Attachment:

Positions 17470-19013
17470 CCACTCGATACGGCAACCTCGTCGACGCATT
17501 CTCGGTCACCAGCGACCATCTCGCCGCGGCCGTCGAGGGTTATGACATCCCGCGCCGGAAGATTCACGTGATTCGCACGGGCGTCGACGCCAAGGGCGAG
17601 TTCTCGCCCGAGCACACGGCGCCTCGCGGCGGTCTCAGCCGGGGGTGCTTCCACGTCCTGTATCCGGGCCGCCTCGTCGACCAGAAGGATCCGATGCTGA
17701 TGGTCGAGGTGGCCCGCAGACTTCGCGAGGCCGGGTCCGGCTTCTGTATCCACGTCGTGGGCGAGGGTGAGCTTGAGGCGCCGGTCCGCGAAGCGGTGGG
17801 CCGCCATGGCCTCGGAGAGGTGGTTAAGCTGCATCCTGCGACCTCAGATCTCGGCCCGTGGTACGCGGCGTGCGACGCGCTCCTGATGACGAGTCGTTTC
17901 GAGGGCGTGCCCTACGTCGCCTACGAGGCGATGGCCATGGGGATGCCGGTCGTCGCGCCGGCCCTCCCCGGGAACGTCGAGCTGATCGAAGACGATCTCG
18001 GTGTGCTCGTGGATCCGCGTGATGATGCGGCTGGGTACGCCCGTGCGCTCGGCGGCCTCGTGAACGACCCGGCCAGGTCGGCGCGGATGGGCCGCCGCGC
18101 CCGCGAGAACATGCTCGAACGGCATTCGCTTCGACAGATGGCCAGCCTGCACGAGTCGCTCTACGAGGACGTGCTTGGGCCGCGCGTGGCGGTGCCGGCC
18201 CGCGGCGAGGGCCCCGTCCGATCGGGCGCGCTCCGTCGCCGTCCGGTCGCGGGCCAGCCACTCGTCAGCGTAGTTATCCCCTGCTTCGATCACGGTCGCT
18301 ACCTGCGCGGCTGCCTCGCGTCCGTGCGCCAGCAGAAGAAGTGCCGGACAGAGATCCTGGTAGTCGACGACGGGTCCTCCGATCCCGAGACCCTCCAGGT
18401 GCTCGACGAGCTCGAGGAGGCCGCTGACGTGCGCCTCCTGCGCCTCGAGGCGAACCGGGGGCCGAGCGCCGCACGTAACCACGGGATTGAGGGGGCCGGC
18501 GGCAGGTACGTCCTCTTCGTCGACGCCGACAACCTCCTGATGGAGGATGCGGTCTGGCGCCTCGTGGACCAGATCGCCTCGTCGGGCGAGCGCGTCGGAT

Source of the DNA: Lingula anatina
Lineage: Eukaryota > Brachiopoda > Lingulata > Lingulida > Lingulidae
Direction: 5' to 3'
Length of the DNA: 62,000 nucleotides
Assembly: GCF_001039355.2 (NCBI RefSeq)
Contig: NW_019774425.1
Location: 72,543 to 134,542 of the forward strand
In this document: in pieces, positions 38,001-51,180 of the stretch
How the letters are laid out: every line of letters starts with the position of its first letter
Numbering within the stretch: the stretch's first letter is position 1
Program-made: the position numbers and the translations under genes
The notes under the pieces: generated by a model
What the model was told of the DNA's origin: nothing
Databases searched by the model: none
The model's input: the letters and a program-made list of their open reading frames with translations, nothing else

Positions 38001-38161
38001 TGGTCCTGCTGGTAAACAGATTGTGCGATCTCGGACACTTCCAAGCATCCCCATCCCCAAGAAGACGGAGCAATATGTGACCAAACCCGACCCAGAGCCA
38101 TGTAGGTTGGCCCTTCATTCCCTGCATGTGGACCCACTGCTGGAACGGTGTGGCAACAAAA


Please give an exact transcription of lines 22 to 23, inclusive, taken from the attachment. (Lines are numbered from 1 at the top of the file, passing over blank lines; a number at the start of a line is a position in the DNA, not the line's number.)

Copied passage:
How the letters are laid out: every line of letters starts with the position of its first letter
Numbering within the stretch: the stretch's first letter is position 1